Bates @ Amherst, 7:00 PM, Amherst, MA
This is another game which has major playoff implications. Amherst has been inconsistent this season, but the existentially depressing fact remains that they’re 4-2 and are within striking distance of the top spot thanks to Palleschi’s injury. Amherst still has offensive struggles, but they have quietly developed an excellent defense to make up for it. They gave up under 70 points to both Trinity and Williams last weekend, and can still rely on Jayde Dawson ‘18 to bail them out in close games. Amherst is not pretty this year, but if they can keep winning it could work out for them. Also important to note; they are 12-0 at home this season.
Bates is not pretty either, but they are well equipped to give Amherst’s offense fits. The Delpeche brothers are adept at clogging up driving lanes, which should limit the amount of space that Dawson and Johnny McCarthy ‘18 have to score. And on offense, Bates has lately been hitting just enough threes to give the Delpeche brothers some help. Amherst doesn’t exactly have a stable of big men to throw at Malcolm and Marcus, so I see the Bobcats upsetting Amherst at home.
Writer’s Pick: Bates
Wesleyan @ Williams, 7:00 PM, Williamstown, MA
Wesleyan appears to be peaking at exactly the right time. They put up maybe their best offensive performance of the season against Connecticut College, scoring 85 points on 48.3% shooting. The Cardinals have been experimenting with different starting lineups, and brought Joseph Kuo ‘17 off the bench against the Camels. They had tried this with Nathan Krill ‘18 earlier. This gives Kuo the freedom to beat up on second unit big men and gives them the freedom to play a more mobile starting lineup with Jordan Sears ‘18 acting as a small ball, defensive-minded center. With Williams perimeter-oriented big men, watch for this lineup change to continue.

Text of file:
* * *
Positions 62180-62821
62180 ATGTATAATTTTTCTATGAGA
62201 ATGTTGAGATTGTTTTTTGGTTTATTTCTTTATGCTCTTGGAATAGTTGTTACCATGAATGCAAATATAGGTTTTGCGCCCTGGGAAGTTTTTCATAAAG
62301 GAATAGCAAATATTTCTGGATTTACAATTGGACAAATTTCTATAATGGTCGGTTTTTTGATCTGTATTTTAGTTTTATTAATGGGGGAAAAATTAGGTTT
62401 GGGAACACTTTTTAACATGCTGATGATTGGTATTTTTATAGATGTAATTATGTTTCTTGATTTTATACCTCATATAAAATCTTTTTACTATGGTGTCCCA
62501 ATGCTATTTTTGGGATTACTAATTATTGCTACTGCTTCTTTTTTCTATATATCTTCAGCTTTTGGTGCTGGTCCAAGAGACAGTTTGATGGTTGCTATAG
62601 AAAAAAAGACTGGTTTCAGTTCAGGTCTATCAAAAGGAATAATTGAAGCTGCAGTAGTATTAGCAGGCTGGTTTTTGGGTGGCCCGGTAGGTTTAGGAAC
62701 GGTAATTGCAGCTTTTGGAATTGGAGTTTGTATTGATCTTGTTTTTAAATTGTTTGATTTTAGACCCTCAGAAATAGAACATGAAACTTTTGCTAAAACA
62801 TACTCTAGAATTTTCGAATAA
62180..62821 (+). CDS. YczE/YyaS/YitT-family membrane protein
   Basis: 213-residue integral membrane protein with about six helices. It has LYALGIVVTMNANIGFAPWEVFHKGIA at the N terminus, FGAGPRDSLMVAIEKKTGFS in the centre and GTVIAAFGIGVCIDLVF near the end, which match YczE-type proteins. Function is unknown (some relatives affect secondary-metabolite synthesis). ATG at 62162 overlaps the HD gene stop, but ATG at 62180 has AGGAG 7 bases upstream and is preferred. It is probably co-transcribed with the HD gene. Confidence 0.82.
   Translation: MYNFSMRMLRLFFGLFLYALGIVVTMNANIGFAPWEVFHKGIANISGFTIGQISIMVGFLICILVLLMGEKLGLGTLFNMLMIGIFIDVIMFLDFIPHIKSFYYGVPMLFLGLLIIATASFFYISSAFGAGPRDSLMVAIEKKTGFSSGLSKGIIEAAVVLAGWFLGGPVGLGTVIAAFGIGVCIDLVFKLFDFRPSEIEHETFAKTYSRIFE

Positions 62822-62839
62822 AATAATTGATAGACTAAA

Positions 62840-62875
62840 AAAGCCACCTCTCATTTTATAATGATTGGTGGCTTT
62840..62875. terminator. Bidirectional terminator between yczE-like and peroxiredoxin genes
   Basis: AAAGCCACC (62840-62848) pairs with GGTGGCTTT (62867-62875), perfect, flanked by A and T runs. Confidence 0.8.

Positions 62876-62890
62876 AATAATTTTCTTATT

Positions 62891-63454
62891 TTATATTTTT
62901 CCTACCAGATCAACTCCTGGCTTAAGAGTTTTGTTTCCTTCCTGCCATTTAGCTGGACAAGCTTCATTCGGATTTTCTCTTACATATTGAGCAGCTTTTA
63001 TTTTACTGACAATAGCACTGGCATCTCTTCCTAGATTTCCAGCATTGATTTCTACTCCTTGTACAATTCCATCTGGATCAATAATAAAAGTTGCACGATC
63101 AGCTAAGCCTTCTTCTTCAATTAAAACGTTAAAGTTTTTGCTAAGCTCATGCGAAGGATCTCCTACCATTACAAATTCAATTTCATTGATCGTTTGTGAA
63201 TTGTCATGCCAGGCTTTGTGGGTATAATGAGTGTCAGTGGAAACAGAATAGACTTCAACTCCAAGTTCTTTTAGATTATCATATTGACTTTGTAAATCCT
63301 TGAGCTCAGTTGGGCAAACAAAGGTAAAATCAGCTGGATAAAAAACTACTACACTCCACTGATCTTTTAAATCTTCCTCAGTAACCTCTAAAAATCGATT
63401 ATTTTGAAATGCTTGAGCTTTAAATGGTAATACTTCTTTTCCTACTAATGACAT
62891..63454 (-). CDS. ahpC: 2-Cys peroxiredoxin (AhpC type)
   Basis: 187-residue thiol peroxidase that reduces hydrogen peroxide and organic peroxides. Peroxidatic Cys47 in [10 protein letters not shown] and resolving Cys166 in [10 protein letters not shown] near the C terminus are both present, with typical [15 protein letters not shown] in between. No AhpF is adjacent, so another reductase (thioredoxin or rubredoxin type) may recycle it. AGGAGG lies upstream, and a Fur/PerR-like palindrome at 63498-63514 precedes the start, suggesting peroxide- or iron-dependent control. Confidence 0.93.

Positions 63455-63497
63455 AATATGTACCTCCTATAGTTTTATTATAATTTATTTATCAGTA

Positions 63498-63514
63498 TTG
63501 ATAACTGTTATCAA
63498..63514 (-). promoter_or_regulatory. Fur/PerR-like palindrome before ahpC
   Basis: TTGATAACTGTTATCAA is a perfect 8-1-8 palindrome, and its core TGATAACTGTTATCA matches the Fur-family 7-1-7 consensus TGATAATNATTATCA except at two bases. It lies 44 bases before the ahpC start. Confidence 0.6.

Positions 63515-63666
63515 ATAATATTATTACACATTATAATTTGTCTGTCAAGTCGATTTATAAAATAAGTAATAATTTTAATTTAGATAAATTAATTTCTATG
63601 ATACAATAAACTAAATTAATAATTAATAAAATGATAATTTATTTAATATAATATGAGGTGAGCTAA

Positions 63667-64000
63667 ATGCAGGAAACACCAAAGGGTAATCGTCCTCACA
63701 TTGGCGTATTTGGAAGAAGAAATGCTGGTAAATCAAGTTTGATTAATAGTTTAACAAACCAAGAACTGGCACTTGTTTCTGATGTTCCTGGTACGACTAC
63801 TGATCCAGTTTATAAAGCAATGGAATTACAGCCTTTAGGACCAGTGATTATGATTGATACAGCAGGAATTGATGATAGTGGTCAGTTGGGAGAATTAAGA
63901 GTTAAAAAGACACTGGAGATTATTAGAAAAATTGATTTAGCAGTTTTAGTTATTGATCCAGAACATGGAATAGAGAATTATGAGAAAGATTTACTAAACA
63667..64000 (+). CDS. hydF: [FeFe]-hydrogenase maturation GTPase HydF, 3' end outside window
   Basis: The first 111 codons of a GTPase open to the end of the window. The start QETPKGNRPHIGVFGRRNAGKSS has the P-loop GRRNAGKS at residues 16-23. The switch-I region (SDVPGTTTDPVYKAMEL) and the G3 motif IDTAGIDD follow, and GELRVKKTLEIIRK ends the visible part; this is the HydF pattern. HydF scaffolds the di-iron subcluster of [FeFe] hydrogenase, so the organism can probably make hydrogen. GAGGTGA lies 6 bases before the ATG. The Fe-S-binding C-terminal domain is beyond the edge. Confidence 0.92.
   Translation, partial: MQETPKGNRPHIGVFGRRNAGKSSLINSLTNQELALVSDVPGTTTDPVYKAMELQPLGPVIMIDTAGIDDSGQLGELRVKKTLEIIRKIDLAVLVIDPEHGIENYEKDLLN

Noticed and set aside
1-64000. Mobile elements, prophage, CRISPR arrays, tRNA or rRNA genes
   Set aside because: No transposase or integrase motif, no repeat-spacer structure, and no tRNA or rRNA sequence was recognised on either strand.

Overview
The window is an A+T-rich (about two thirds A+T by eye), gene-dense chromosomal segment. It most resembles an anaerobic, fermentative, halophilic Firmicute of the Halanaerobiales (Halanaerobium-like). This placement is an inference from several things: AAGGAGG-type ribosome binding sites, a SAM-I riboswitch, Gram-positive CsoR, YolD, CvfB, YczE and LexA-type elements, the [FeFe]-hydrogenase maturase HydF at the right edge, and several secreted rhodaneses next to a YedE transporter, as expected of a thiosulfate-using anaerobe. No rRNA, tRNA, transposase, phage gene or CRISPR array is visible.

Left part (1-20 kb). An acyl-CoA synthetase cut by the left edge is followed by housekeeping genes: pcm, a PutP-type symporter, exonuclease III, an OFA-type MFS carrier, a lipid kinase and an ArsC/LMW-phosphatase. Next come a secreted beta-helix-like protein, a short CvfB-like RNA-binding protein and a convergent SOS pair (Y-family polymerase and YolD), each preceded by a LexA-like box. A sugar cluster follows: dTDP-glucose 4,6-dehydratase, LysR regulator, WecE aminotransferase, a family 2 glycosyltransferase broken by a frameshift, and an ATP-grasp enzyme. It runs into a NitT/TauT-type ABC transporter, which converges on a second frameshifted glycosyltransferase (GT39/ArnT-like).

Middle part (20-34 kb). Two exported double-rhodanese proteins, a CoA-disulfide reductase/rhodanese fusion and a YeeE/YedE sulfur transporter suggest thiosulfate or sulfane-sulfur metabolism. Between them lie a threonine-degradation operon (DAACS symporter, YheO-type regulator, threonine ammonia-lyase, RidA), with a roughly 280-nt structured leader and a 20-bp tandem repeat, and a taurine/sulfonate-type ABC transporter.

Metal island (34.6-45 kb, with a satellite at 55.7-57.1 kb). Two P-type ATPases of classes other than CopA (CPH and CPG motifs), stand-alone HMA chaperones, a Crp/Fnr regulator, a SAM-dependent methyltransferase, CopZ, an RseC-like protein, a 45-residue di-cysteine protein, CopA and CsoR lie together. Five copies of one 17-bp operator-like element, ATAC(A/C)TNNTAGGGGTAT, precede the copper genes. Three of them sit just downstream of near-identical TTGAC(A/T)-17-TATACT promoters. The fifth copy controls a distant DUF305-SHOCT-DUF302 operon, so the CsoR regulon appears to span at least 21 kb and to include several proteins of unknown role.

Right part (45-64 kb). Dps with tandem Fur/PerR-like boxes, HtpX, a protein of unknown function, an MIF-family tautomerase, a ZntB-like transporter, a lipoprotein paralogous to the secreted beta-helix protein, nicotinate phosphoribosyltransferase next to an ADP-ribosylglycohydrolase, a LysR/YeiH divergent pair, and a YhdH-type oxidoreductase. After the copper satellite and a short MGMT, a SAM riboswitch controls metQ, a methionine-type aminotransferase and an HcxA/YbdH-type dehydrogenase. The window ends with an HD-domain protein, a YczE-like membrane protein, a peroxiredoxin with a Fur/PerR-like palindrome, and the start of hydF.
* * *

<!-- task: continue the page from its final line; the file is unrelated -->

Williams hasn’t played a league game since their shellacking of Middlebury, but dropped a non-league matchup to Amherst last week. In that game, they got 26 from Daniel Aronowitz ‘17, but little else, losing 72-64. The Ephs have yet to replicate the shooting display they presented Middlebury, and the top field goal percentage defense in the country isn’t a great team to get hot against . This should be a low scoring matchup, with Wesleyan slowing down the pace and pounding the ball into Kuo and Nathan Krill ‘18. Wesleyan is simply better at winning low-scoring, ugly games.
Bowdoin (9-8, 1-4) at Colby (7-9, 0-5), Waterville, ME 3:00 PM, Saturday January 28th